Miracles. Why Not? James Beverley Encourages us to Believe

It’s James Beverley week on the Faith Today blog,  featuring some of our favourite columns from a writer who has informed and challenged Faith Today readers for years. We have a copy of Mormon Crisis: Anatomy of a Failing Religion to give away to two blog readers. Would you like a copy?

by James A. Beverley

Few people in history can match David Hume (1711–1776) for creating doubt about the possibility of miracles. Hume, raised in a strict Scottish Presbyterian home, lost his Christian faith courtesy of the scepticism that swept Western philosophy after the Reformation.

David Hume’s basic argument was that it’s foolish to believe in miracles since it’s always more reasonable to adopt skeptical explanations or non-supernatural theories.
David Hume’s basic argument was that it’s foolish to believe in miracles since it’s always more reasonable to adopt skeptical explanations or non-supernatural theories.

The conflicts of that era, especially those between Catholics and Protestants over doctrinal truth, led not only to loss of life (most famously in the Thirty Years War, 1618–1648) but loss of certainty about church authority, proper scriptural interpretation, the way of salvation, the nature of God, and the reality of miracles.

Hume touched a major nerve in the tiny 20-page chapter on miracles he wrote in his 1748 book Enquiries Concerning Human Understanding –articles and books written in response numbered in the hundreds. Why? Well, not because of his clarity of thought or coherence, as critics continue to point out.

Hume’s stunning influence stemmed from the power of his basic argument. He argued it’s foolish to believe in miracles since it’s always more reasonable to adopt skeptical explanations. Since alleged miracles break laws of nature, then the wise person should prefer non-supernatural theories that build on obvious human duplicity, gullibility and selfishness.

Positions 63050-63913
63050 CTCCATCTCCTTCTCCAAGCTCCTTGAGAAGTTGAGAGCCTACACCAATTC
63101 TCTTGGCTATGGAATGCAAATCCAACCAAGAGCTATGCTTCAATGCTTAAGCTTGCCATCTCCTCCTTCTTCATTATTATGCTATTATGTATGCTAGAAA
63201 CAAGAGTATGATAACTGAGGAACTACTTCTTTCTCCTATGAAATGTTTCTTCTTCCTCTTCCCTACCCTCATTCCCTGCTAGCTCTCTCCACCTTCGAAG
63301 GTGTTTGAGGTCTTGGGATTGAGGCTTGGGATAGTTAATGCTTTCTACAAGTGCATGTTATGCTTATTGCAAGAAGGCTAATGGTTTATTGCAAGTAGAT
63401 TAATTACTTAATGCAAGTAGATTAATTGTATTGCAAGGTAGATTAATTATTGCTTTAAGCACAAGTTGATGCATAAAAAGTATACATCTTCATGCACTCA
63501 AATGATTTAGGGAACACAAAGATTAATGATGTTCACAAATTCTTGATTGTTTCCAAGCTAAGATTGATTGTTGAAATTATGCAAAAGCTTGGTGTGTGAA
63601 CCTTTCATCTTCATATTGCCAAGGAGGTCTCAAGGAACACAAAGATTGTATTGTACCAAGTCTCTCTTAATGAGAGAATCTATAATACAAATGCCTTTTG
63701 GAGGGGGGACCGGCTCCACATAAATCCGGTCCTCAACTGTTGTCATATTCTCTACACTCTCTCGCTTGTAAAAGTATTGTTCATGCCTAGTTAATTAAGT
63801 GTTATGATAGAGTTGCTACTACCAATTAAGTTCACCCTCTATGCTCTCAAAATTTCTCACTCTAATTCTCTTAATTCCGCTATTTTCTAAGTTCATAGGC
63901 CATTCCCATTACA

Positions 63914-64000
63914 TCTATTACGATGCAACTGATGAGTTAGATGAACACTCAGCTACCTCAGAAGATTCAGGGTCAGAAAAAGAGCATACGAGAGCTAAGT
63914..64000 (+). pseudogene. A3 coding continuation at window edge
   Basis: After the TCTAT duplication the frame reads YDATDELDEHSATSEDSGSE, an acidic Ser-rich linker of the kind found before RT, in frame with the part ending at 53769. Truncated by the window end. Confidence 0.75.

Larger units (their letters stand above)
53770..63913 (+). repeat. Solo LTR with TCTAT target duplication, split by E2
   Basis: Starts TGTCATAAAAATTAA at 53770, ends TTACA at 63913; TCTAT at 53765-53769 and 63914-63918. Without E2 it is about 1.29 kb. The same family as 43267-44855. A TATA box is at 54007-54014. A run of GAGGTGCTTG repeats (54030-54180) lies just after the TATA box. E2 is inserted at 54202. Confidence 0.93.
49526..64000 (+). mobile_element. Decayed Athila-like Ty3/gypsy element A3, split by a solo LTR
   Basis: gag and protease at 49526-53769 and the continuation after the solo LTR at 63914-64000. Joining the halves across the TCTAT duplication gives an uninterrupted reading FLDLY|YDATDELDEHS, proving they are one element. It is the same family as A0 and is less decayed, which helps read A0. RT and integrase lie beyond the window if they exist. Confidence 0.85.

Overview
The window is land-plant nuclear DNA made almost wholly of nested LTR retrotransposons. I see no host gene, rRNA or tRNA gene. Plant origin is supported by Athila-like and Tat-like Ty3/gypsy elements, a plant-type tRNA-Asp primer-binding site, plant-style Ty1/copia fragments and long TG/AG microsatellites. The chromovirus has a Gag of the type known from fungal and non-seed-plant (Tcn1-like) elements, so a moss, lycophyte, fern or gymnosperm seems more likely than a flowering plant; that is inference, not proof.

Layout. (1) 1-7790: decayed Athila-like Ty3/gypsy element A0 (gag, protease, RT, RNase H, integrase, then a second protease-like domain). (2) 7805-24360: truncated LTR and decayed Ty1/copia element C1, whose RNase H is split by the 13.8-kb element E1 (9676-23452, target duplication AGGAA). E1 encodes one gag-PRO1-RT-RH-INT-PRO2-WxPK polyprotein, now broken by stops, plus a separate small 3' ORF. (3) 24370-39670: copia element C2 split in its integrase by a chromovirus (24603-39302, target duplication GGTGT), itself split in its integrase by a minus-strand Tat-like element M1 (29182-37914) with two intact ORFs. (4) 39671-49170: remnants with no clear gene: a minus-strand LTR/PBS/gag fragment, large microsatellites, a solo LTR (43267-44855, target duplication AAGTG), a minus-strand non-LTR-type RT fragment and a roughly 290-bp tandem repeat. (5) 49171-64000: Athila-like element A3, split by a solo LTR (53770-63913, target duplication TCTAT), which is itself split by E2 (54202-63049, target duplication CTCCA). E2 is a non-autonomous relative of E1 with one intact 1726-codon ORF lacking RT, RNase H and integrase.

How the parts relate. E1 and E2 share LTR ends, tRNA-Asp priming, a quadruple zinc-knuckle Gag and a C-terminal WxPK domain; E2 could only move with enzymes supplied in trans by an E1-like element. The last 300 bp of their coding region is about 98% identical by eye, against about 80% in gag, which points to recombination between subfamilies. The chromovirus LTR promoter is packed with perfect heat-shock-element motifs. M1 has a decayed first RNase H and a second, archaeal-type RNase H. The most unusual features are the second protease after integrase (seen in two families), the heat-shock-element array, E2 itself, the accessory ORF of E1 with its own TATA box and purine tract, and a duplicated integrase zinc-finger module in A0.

While Hume’s position is sometimes the correct verdict about miracle claims, there’s no reason to think he’s always right. Let me give you four reasons why I’m a skeptic about Hume’s doubts.

First, I believe in miracles because I believe in the integrity of Jesus and His disciples. C.S. Lewis argued this perspective in Mere Christianity (Macmillan, 1952) as did Frank Morison/A. H. Ross in Who Moved the Stone? (Faber and Faber, 1930). With millions of Christians through the centuries, I find nothing to convince me that Jesus and His disciples were fools, liars or dupes.

David Hume’s basic argument was that it’s foolish to believe in miracles since it’s always more reasonable to adopt skeptical explanations or non-supernatural theories.
Second, how can anyone doubt the possibility of miracles given the staggering complexity of our planet and bodies we inhabit? Consider the eye, the blood stream, the nervous system, the nature of consciousness, the neurons (all 100 billion) in our brains, and the forces that came together to give us a planet that supports life.

That’s not to mention the complexity of the universe. My wife Gloria and I just had an anniversary trip to Hawaii, where we saw the stars and planets through high powered telescopes on Mount Maunakea. “The heavens declare the glory of God.” Yes, miraculous heavens.

With millions of Christians through the centuries, I find nothing to convince me that Jesus and His disciples were fools, liars or dupes

Third, it’s sometimes easier to believe a miracle report than to believe that all of the relevant people are wrong. I thought of this recently when I studied Colton Burpo, the central figure in the book and (less accurate) movie Heaven Is For Real. The son of a Wesleyan pastor in Nebraska, the boy went through emergency surgery in 2003 for a ruptured appendix. He later told his parents about things he saw when taken to heaven during surgery, including details about a sister he had never heard of who had died in utero. So far I find it easier to believe the miracle than not.

Finally, I’m also against Hume because of personal experience.

Here’s an example from early May, when I was on a flight from Orlando to Austin. I struck up a deep conversation with the woman beside me, and she expressed her doubts about God. I was really tired, so eventually I tried to get some sleep. During those restive moments I asked God to tell me something about her that I didn’t know (not my usual kind of prayer request). In my mind the thought came. Her mother’s name is Ruth and her father’s name is David. I figured this was just my tired brain churning away, but I typed a note about her mother’s name on my cell phone. Near the end of the flight, I said, “Liz, your last name is unusual. Where is that name from?” She said, “Oh, my parents are Italian.” I said, “Well, their names must be Tony and Maria.” She said words I will never forget. “No, my dad’s name is David and my mom’s name is Ruth.”

I showed her what I had already put into my phone. I have her contact info and I hope to build on what she admitted was an “interesting” reality. Dare I say miraculous?

James A. Beverley is professor of Christian thought and ethics at Tyndale Seminary in Toronto. This article first appeared as a column in Faith Today, Canada’s Christian magazine. Read more of Beverley’s columns here.

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